Stabilization of 2D graphene, functionalized graphene, and Ti2CO2 (MXene) in super-critical CO2: a molecular dynamics study

R Khaledialidusti and E Mahdavi and A Barnoush, PHYSICAL CHEMISTRY CHEMICAL PHYSICS, 21, 12968-12976 (2019).

DOI: 10.1039/c9cp02244a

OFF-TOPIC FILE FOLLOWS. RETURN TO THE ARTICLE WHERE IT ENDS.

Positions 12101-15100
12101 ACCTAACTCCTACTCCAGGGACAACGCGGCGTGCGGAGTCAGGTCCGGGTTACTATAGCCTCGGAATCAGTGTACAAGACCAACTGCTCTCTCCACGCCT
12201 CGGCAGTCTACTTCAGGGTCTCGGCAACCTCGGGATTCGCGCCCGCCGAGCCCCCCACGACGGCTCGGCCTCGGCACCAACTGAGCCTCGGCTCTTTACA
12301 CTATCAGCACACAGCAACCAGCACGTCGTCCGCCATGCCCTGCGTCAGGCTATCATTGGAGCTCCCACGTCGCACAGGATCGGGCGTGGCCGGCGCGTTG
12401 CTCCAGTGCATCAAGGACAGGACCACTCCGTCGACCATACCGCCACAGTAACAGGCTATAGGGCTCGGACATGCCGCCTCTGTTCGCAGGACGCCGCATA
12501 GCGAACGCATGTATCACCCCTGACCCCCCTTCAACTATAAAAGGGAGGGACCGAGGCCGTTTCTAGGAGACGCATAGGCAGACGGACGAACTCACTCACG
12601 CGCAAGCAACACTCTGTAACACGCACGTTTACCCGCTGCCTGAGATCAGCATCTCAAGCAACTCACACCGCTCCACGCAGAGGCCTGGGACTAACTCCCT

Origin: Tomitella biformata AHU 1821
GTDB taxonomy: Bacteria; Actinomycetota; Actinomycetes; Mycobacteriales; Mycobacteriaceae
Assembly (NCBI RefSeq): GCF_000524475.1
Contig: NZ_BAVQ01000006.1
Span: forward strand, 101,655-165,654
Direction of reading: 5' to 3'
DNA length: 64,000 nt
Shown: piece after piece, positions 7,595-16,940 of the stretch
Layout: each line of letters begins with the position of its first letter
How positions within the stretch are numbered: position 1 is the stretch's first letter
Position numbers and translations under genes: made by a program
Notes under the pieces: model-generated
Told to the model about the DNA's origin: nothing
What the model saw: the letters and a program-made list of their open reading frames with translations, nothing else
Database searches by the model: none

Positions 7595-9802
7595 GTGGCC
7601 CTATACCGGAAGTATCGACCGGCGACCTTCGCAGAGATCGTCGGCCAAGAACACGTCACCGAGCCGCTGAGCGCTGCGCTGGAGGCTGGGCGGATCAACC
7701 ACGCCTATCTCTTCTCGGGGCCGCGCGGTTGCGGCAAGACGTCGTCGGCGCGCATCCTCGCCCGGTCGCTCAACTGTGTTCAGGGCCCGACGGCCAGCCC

The stabilization of nanoparticles is a main concern to produce an efficient nanofluid. Here, we carry out Molecular Dynamics (MD) modeling to evaluate the stabilization of 2D graphene, oxygen- and hydrogen- functionalized graphene, and Ti2CO2 MXene nano-sheets in carbon dioxide (CO2) liquid under supercritical conditions. The rheological properties (i.e., viscosity and self-diffusion) of the nanofluids with the corresponding nano-sheets are also calculated. The results show that pristine graphene aggregates in the liquid and the adsorbed CO2 molecules on the graphene surfaces could not provide enough repulsive forces to avoid their aggregation. The stabilization of graphene is improved by surface functionalization of graphene with oxygen and hydrogen functional groups. This is because, first, the presence of the corresponding surface groups can alter the electrostatic forces of the graphene nano-sheets and, second, a larger number of CO2 molecules attracted by the functionalized nano-sheets can provide additional repulsive forces between the nano-sheets. The results demonstrate that Ti2CO2 MXene nano-sheets aggregate severely although they are covered by oxygen surface terminations and attract more CO2 molecules than the pristine graphene. This is attributed to the strong interlayer coupling between the MXene nano-sheets so that the electrostatic repulsion of the MXene surfaces could not overcome the interlayer coupling. Based on our results, the stabilization of the corresponding 2D nano-sheets in CO2 liquid is in the order: oxygen-functionalized graphene > hydrogen- functionalized graphene > pristine graphene > Ti2CO2 MXene. The calculation of the rheological properties of the nanofluids with different nano-sheets demonstrates that immersing the nano-sheets in the CO2 liquid affords a superior viscosity enhancement as much as possible to be dispersed in the liquid. This study expands the potential applications of these 2D materials in producing SC-CO2 based nanofluids.

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